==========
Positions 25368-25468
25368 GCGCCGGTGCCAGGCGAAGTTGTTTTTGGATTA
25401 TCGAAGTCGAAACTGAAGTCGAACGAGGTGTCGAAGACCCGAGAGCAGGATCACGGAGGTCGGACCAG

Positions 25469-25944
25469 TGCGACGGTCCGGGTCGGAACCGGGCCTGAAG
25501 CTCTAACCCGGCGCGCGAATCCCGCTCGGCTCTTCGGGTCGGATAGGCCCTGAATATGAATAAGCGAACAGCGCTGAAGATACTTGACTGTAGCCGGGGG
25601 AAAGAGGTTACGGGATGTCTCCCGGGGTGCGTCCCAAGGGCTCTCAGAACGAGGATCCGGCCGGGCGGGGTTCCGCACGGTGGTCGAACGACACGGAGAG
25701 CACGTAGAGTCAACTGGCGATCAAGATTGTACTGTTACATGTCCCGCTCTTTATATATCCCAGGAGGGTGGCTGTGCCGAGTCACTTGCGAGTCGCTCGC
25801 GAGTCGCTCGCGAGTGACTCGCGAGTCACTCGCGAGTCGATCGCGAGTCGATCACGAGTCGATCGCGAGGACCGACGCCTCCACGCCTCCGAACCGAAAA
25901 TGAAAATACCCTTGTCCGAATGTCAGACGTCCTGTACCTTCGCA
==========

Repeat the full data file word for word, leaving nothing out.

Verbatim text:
Positions 25368-25468
25368 GCGCCGGTGCCAGGCGAAGTTGTTTTTGGATTA
25401 TCGAAGTCGAAACTGAAGTCGAACGAGGTGTCGAAGACCCGAGAGCAGGATCACGGAGGTCGGACCAG

Positions 25469-25944
25469 TGCGACGGTCCGGGTCGGAACCGGGCCTGAAG
25501 CTCTAACCCGGCGCGCGAATCCCGCTCGGCTCTTCGGGTCGGATAGGCCCTGAATATGAATAAGCGAACAGCGCTGAAGATACTTGACTGTAGCCGGGGG
25601 AAAGAGGTTACGGGATGTCTCCCGGGGTGCGTCCCAAGGGCTCTCAGAACGAGGATCCGGCCGGGCGGGGTTCCGCACGGTGGTCGAACGACACGGAGAG
25701 CACGTAGAGTCAACTGGCGATCAAGATTGTACTGTTACATGTCCCGCTCTTTATATATCCCAGGAGGGTGGCTGTGCCGAGTCACTTGCGAGTCGCTCGC
25801 GAGTCGCTCGCGAGTGACTCGCGAGTCACTCGCGAGTCGATCGCGAGTCGATCACGAGTCGATCGCGAGGACCGACGCCTCCACGCCTCCGAACCGAAAA
25901 TGAAAATACCCTTGTCCGAATGTCAGACGTCCTGTACCTTCGCA